Millennials grew up in an interesting era for cartoons. Many of us remember the “What a Cartoon!” show and “Nicktoons,” which produced the most iconic cartoons of the 90’s and early 2000s. With shows like “Rugrats,” “The Ren and Stimpy Show,” “Spongebob Squarepants,” “Dexter’s Laboratory,” “Courage the Cowardly Dog” and “Ed, Edd n Eddy,” it was considered a golden age for TV animation.
But like many good things in life, nothing lasts forever. Around 2008 the quality of cartoons began to deteriorate. They weren’t as funny or original as they once were, and whether it was due to executives cancelling a series in favor of a new series or because cartoons were beginning to be created for a kids-only audience, the quality of cartoons took a nosedive.
My personal favorite, Cartoon Network, was notorious for needlessly cancelling series, like “Teen Titans” and “Megas XLR,” which were two of the best action cartoons made in recent history.
These cancellations and CN’s failure to produce original and funny replacements for them and other shows that were ending, like “Codename: Kids Next Door” and “Foster’s Home for Imaginary Friends” led to a decrease in quality, and dedicated fans of CN began to move on and give way to awful shows like “Johnny Test” and “Almost Naked Animals,” which make me cringe just to think about.
Thankfully, cartoons have gone through a renaissance in the past few years with Disney, Cartoon Network, and (more recently) Nickelodeon producing series that capture the hearts of not only kids, but adults alike.
The iconic “Adventure Time,” the inadvertent stoner comedy “Regular Show,” the beautifully animated and original “Gravity Falls” and the quirky and adorable “Harvey Beaks” are a few examples of the wave of cartoons that appeal to kids but are also widely enjoyed by older audiences, myself included.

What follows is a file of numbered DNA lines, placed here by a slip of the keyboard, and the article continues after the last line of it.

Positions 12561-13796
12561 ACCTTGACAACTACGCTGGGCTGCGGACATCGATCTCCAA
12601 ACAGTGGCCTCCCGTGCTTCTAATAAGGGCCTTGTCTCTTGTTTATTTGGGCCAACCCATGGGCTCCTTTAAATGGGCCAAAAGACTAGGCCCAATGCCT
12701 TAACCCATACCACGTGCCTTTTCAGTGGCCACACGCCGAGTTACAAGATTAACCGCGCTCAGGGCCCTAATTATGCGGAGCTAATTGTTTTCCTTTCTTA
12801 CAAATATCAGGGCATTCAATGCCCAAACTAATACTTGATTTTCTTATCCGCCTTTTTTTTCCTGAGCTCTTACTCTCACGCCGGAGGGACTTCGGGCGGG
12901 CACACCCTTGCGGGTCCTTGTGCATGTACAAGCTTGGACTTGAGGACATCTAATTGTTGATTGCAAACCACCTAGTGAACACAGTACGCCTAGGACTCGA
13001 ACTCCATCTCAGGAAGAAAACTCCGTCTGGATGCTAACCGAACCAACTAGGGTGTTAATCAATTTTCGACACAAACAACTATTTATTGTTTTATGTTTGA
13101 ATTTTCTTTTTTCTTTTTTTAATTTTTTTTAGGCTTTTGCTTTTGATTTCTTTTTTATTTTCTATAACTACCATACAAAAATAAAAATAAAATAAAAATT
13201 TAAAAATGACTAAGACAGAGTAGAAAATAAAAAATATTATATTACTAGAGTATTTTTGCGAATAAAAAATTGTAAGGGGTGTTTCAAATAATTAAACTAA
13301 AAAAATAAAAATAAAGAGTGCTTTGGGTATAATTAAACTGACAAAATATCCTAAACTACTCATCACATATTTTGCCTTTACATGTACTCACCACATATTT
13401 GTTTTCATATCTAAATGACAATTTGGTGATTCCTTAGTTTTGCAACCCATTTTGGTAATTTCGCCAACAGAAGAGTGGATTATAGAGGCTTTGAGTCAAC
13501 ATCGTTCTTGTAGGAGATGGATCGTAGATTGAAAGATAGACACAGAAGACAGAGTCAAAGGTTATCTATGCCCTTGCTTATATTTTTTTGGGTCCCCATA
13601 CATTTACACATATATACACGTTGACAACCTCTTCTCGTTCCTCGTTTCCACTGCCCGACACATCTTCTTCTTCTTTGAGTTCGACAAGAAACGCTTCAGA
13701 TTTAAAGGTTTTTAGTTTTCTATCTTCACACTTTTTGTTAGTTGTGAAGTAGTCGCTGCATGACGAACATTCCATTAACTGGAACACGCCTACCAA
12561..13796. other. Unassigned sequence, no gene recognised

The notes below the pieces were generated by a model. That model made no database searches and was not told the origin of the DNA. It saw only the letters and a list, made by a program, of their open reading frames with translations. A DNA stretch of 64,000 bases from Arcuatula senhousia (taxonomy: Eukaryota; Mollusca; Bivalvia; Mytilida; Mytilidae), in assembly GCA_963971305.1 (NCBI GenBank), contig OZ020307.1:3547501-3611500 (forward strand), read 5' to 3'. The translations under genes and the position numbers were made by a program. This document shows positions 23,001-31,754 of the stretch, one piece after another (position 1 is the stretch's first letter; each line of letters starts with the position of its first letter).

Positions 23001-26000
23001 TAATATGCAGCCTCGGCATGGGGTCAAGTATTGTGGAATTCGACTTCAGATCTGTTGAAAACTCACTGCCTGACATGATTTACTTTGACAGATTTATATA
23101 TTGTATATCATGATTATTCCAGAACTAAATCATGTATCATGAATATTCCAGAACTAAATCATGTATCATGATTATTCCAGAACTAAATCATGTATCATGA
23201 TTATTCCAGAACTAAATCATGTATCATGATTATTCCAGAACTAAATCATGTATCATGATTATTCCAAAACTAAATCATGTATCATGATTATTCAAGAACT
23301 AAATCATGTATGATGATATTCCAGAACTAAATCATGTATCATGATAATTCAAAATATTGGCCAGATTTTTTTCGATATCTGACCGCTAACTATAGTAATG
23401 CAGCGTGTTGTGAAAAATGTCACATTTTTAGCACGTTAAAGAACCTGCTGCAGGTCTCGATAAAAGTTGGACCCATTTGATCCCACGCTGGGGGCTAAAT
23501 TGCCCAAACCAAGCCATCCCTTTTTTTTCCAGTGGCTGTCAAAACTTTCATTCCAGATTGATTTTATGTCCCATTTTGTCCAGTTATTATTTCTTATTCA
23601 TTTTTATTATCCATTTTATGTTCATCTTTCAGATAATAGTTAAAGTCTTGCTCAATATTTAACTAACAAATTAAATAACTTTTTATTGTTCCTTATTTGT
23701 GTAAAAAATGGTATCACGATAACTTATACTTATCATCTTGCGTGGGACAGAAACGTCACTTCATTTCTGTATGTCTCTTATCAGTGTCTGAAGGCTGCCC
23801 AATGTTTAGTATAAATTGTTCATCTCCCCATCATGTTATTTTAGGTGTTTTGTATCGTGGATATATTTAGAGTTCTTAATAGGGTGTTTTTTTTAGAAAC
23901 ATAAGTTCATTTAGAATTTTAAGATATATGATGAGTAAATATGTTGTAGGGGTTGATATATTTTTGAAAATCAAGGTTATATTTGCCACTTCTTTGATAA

But another trend is the success of adult-oriented cartoons that pander to older demographics. Perhaps the age of CN’s late-night lineup Adult Swim spearheaded a newfound interest in raunchy cartoons has come about.
This has been a huge benefit for the highly acclaimed and utterly hilarious show “Archer,” whose creator Adam Reed got his start on early Adult Swim shows like “Sealab 2021,” which is the spiritual predecessor of “Archer,” and “12 oz. Mouse,” one of Adult Swim’s earliest productions.
But it’s not just “Archer” that sparked the renaissance of adult animation. If anything it was the instantly classic sci-fi cartoon “Rick and Morty,” the creation of Dan Harmon and Justin Roiland, that brought about a newfound interest in making shows that appeal to adults who grew up with 90’s cartoons.
The success of “Rick and Morty,” which has often been called the best show on TV, has inspired not only hope in older audiences for better cartoons, it has also peaked an interest in mainstream media who have created shows in the wake of the show’s success, trying to get a slice of the cake.
Unfortunately this has led to half-baked productions seemingly created to pander to fans of “Rick and Morty” and “Archer.” “Bordertown,” “Moonbeam City,” and “Pacific Heat” are a few examples of networks trying to appeal to older audiences to boost ratings and viewership.
All these shows failed miserably and only lasted one season, proving that a good animated series can’t be treated like a sitcom — that is, the same tried (trite) and true character tropes placed in new packaging.
Animation is a medium that needs to be original in order for a show to be successful. It’s a genre that has endless potential. Anything can be done with animation, with its only limits being what the creator can imagine.
Animation is the embodiment of imagination, which means that the most original ideas produced with the most passion succeed. This in turn means that a ripoff is more obvious, because its resemblance to the show it’s copying is more noticeable.
Animation is a medium that has more potential that it is given credit for. It’s not just a medium for kids; it’s a medium that can produce the most original ideas and affordably take viewers to places which would be impossible or extremely expensive in live action. Don’t believe me? Check out “Rick and Morty” and see for yourself. You won’t regret it.
Fin Martinez is the culture editor for the Daily Lobo. He can be reached at firstname.lastname@example.org or on Twitter @FinMartinez.